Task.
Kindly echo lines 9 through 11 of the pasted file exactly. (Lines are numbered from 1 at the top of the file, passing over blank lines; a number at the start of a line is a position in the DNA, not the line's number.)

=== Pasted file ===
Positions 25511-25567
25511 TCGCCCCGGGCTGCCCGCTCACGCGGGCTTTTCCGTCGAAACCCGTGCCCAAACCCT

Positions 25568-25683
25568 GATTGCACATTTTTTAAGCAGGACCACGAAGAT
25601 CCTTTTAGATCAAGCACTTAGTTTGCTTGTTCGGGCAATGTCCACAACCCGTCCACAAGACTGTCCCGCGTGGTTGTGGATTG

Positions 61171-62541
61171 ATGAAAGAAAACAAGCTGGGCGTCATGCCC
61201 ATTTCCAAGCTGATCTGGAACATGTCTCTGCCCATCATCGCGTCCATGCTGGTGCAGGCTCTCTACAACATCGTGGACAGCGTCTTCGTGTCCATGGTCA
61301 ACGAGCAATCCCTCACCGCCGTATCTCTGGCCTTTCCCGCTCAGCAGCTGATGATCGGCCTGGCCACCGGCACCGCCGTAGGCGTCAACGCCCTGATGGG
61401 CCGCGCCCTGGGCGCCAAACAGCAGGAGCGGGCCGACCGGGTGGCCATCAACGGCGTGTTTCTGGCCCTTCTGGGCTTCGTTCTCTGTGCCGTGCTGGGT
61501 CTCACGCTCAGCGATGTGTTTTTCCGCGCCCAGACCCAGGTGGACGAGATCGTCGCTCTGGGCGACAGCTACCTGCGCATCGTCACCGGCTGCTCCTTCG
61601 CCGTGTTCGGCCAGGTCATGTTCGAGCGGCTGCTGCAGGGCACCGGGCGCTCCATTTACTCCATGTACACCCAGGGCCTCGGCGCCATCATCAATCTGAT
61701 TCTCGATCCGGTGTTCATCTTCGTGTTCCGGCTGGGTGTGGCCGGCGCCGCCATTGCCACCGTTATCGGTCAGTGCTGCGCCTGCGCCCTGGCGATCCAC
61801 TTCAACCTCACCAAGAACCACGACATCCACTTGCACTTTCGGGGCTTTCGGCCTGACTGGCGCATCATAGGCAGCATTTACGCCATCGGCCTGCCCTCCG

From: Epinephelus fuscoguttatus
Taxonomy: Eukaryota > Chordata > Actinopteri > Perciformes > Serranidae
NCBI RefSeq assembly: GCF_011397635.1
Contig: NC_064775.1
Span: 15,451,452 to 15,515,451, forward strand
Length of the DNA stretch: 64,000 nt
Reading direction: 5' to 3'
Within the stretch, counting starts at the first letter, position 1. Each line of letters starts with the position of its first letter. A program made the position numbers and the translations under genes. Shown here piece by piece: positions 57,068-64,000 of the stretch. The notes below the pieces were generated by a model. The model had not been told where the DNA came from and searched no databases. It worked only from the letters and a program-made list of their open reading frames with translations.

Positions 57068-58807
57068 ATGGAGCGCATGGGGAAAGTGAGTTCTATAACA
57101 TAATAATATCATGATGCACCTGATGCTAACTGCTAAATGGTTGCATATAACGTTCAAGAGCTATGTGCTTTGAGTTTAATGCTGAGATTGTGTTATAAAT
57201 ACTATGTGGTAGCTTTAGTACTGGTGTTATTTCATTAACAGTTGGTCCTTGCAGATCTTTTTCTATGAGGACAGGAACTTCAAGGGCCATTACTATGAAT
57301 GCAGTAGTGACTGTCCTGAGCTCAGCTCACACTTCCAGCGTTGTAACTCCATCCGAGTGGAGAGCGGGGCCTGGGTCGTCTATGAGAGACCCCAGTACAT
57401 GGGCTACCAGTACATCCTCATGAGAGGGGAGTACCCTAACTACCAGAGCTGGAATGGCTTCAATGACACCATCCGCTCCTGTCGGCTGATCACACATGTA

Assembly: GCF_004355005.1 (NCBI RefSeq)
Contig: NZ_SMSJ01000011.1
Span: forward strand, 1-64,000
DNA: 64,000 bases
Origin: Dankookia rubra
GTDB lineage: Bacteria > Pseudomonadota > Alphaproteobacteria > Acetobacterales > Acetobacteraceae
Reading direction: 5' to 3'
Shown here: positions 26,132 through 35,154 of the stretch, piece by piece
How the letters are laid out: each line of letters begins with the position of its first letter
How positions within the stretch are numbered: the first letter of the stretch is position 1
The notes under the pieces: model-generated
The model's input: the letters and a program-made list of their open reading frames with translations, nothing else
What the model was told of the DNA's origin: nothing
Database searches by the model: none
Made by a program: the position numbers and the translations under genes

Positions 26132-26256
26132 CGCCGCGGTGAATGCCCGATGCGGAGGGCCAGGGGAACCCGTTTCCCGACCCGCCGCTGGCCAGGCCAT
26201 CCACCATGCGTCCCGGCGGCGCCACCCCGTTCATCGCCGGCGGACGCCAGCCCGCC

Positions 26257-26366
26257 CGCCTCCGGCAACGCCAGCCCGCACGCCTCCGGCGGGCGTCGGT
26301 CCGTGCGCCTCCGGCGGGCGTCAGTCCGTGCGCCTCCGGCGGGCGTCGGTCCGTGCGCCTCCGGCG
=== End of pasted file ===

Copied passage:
61301 ACGAGCAATCCCTCACCGCCGTATCTCTGGCCTTTCCCGCTCAGCAGCTGATGATCGGCCTGGCCACCGGCACCGCCGTAGGCGTCAACGCCCTGATGGG
61401 CCGCGCCCTGGGCGCCAAACAGCAGGAGCGGGCCGACCGGGTGGCCATCAACGGCGTGTTTCTGGCCCTTCTGGGCTTCGTTCTCTGTGCCGTGCTGGGT
61501 CTCACGCTCAGCGATGTGTTTTTCCGCGCCCAGACCCAGGTGGACGAGATCGTCGCTCTGGGCGACAGCTACCTGCGCATCGTCACCGGCTGCTCCTTCG